07 August 2018

Review: The Yellow House by Emily O'Grady

RRP $29.99 AUD
Published 24 April 2018
* Copy courtesy of Allen & Unwin *

I can totally understand why The Yellow House by Australian author Emily O'Grady won The Australian/Vogel's Literary Award this year. Just, wow!

The Yellow House is narrated by ten year old Cub and we soon get to know her twin brother Wally, older brother Cassie and her Mum and Dad through her eyes. Cub's late Grandfather Les is known to have committed terrible crimes in the past and their family is still carrying the scars generations later.

Superbly written, the setting, characters and dialogue are uniquely Australian in a refreshing and down to earth style I haven't seen before. Here's an example from page 12:

"Her hair was almost the colour of Cheezels, ..."

And an earlier example from page 11:

"She held on to Mum's elbow, which I knew would embarrass Mum because her elbows were dry as scones."

The novel is incredibly evocative of growing up in rural Australia, complete with swimming in the dam, buying lollies from the local shop and riding bikes to school.

The Yellow House is an exploration of family dynamics, loyalty and secrets through the eyes of the youngest child. It's also a novel about community grudges and whether evil can be inherited or not.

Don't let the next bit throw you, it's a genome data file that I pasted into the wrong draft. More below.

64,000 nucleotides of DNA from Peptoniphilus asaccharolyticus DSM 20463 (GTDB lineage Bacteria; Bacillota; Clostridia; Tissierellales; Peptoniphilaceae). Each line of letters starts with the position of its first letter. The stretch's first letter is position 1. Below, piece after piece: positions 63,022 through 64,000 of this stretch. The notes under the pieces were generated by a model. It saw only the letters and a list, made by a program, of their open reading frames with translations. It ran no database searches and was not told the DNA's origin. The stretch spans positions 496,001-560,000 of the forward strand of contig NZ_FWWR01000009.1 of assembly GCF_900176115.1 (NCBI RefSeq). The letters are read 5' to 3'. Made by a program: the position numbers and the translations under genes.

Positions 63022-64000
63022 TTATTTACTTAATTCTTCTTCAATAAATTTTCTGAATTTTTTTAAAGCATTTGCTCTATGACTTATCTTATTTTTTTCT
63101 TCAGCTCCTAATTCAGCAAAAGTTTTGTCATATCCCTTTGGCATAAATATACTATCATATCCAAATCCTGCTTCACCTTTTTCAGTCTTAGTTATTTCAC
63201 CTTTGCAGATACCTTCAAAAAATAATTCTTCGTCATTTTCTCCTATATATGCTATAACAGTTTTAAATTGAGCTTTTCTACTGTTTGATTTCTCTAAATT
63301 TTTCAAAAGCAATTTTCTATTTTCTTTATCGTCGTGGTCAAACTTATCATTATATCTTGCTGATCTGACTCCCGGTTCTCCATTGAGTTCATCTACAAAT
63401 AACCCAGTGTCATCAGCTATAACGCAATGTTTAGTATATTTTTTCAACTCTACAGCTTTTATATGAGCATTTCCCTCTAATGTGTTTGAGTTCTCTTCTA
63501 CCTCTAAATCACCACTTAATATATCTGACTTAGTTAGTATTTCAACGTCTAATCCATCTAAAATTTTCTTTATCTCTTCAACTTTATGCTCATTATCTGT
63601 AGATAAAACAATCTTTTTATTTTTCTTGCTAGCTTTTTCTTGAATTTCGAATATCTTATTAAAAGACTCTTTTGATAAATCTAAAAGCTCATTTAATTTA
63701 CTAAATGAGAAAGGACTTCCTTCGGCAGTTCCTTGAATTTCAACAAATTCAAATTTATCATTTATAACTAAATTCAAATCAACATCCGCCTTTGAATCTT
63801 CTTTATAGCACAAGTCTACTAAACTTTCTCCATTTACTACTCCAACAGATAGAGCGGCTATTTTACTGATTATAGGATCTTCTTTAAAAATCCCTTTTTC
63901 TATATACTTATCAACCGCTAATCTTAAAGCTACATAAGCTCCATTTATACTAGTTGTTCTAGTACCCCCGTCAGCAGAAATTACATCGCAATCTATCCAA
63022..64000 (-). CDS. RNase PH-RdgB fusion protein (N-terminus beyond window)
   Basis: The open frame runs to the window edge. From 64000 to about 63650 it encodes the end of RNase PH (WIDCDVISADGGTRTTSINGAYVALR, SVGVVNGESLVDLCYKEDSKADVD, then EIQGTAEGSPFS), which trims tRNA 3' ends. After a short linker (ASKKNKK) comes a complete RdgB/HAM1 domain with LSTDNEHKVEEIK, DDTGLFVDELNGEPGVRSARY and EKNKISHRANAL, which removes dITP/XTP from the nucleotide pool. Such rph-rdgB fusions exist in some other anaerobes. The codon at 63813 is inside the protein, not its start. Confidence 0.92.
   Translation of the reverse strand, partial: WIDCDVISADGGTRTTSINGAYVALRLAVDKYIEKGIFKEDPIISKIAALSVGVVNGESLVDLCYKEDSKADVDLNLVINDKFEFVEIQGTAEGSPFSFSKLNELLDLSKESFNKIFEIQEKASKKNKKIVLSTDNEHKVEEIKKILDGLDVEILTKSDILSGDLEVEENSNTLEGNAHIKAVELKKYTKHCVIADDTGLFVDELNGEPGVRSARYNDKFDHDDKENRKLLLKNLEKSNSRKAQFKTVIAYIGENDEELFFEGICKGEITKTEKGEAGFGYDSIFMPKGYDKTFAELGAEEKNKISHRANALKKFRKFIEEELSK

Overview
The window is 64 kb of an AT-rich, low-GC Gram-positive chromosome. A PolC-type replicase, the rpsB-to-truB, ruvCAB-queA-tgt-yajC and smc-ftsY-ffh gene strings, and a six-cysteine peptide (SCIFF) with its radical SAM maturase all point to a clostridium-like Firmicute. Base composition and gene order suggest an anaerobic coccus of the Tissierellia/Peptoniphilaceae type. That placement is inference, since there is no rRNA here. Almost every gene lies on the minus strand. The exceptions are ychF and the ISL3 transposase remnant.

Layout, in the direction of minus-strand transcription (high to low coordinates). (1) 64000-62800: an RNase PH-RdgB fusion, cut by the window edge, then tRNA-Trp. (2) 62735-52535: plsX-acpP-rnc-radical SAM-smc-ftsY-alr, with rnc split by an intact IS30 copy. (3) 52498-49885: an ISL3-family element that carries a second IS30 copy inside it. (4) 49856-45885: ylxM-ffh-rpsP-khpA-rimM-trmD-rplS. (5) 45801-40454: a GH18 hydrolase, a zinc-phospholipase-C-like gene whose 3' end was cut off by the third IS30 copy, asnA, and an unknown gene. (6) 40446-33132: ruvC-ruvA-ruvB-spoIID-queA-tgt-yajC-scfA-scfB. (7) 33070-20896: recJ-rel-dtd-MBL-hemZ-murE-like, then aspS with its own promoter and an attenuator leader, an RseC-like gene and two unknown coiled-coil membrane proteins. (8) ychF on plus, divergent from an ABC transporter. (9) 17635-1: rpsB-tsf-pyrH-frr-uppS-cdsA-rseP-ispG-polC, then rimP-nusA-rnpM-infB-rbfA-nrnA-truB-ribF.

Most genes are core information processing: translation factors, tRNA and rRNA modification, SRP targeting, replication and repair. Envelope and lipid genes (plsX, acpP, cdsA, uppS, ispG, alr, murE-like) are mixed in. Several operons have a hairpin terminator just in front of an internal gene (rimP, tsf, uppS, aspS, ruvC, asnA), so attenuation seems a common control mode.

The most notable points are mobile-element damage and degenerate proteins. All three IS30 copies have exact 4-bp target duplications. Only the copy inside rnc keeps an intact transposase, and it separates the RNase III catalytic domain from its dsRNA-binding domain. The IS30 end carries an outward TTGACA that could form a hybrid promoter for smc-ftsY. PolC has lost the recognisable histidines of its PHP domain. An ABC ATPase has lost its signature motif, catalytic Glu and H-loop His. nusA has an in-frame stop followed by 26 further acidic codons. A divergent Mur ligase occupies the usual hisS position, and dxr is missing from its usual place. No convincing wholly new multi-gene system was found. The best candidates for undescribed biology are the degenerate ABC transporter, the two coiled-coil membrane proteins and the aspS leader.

Although the novel has a resolution of sorts, I was left with at least 20 questions at the end and wanting to know more. The novel is narrated by Cub so I guess we're left with what she has managed to figure out, leaving many aspects of the relationships between the characters and several events unanswered. I'm still thinking about it days after finishing it. Highly recommended!

My rating = *****

Carpe Librum!

Would you like to comment?

  1. I'm interested in this youngest child perspective, because we're down to just one son left at home, and I'm trying to understand life from his view point.

  2. Thanks Michele. Just keep in mind that the family in this book won't be like your own, so I'm not terribly confident this would be the best book to give you an insight into your youngest son's view point. But it's definitely an enjoyable read and a great insight into Cubby's point of view. She's still memorable, months later.


Thanks for your comment, Carpe Librum!